It may sound simple, but few researchers make this kind of effort to report back to the communities they study. Ravenell calls the normal approach the "Seagull Effect"—"swoop in, swoop out." In contrast, he believes he found success in the barbershops because he communicated clearly how the community might benefit, mobilized a racially congruent staff, and left the clinical setting to meet people in their own cultural contexts.
This kind of community-based participatory research—studies that consider their subjects' values and goals, and take a collaborative approach to gaining and sharing knowledge—has been slowly gaining traction in public-health circles over the past few decades. A literature review of participatory research published between 2007 and 2010 suggests that such an approach has comparatively high success rates. Another review of 21 federally funded research centers, published in BioMed International, reports that participatory research often leads not only to successful interventions, but also to other positive long-term impacts, like resilience.
Baked into the participatory model is the idea that social and environmental factors play a huge role in how and when we get sick. Though there's a well-established body of research showing a gap in medical outcomes between genders and races, "Many people tend to assume disparities in health reflect disparities in health care, and then don't look behind it," says Paula Braveman, director of the Center for Health Equity at the University of California–San Francisco. "Disparities in health care are real and important—but not what determines who gets sick in the first place."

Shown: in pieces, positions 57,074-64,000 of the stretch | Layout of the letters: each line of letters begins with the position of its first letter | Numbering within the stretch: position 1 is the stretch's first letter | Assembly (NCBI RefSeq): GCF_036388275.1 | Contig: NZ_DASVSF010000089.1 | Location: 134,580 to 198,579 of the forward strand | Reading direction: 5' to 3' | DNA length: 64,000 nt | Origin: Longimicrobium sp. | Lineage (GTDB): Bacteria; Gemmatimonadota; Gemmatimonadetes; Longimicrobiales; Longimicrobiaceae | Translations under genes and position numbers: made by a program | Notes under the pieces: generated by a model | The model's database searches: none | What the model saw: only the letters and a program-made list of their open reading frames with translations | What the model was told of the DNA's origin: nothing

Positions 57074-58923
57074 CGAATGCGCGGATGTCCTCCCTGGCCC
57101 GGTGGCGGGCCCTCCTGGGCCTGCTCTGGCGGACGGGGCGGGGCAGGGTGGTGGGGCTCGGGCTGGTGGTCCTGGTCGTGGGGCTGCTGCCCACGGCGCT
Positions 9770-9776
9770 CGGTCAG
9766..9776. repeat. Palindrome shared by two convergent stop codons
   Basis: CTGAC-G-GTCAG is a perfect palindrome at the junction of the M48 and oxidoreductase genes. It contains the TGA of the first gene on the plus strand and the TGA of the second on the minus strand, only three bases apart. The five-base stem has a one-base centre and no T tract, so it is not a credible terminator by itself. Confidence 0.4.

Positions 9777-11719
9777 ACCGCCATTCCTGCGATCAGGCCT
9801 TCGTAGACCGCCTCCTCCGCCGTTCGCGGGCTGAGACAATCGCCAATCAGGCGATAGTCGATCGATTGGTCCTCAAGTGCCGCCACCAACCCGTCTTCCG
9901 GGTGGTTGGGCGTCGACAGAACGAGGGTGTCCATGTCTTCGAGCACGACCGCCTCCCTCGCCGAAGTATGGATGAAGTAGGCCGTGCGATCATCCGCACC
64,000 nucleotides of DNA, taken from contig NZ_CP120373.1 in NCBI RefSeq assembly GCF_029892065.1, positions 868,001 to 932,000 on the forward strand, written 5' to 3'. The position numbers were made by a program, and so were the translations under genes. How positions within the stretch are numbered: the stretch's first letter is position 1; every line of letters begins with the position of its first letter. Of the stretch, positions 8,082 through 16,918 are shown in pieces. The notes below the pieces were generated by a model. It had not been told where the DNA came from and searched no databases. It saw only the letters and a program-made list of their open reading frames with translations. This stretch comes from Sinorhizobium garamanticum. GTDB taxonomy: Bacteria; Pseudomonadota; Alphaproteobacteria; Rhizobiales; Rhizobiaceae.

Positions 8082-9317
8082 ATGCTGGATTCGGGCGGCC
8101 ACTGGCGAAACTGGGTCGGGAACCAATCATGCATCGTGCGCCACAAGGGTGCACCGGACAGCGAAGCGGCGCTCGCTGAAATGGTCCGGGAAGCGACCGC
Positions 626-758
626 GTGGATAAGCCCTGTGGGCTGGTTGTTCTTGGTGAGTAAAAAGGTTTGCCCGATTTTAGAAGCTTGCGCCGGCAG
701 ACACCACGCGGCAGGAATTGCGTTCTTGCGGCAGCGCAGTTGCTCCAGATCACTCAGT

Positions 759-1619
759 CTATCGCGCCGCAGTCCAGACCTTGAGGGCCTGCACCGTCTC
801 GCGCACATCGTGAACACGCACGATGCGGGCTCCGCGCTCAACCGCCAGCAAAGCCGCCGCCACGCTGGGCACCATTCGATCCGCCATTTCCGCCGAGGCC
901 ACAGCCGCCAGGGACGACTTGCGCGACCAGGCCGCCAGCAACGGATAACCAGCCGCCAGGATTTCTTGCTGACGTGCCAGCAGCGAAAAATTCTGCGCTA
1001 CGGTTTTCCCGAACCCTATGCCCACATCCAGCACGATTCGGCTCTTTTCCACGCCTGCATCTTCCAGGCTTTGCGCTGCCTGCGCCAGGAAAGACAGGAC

Black women, for example, are twice as likely as white women to give birth prematurely; for Hispanics, the rate is 25 percent. Pre-term births are a major cause of childhood development disabilities, and have been linked to everything from adult cardiovascular disease to diabetes.
Troubled by these statistics, Braveman conducted a study in 2017 asking thousands of Californian women a question shortly after they gave birth: "How often have you worried that you might be treated or viewed unfairly because of your race or ethnic group?" Over 36 percent of black women reported chronic worry about racial discrimination; disturbingly, the rates were actually highest in women with higher income and education levels. In contrast, only 5.5 percent of white women said they worried about discrimination.